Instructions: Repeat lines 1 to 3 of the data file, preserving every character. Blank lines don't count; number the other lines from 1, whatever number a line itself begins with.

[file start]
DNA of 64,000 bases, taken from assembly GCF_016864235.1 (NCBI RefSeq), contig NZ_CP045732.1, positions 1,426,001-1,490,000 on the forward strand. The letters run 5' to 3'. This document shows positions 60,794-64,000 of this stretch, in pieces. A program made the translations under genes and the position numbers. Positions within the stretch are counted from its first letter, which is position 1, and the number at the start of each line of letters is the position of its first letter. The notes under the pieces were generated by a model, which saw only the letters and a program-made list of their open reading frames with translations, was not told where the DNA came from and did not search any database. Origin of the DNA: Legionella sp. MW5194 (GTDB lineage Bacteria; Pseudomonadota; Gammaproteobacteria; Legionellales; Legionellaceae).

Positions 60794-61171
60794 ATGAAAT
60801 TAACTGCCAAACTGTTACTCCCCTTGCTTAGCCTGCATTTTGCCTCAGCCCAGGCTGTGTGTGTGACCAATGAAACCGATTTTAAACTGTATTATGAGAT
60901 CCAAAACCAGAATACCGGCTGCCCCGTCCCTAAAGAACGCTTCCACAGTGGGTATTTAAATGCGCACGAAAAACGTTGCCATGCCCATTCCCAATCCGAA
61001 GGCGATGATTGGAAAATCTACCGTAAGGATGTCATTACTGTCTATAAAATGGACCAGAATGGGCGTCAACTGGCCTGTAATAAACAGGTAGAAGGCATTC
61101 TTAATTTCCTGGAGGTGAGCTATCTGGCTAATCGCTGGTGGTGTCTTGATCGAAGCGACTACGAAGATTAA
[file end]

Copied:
DNA of 64,000 bases, taken from assembly GCF_016864235.1 (NCBI RefSeq), contig NZ_CP045732.1, positions 1,426,001-1,490,000 on the forward strand. The letters run 5' to 3'. This document shows positions 60,794-64,000 of this stretch, in pieces. A program made the translations under genes and the position numbers. Positions within the stretch are counted from its first letter, which is position 1, and the number at the start of each line of letters is the position of its first letter. The notes under the pieces were generated by a model, which saw only the letters and a program-made list of their open reading frames with translations, was not told where the DNA came from and did not search any database. Origin of the DNA: Legionella sp. MW5194 (GTDB lineage Bacteria; Pseudomonadota; Gammaproteobacteria; Legionellales; Legionellaceae).

Positions 60794-61171
60794 ATGAAAT